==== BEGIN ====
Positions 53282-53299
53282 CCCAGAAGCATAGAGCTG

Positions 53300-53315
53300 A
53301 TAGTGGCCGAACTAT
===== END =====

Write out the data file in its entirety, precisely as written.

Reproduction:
Positions 53282-53299
53282 CCCAGAAGCATAGAGCTG

Positions 53300-53315
53300 A
53301 TAGTGGCCGAACTAT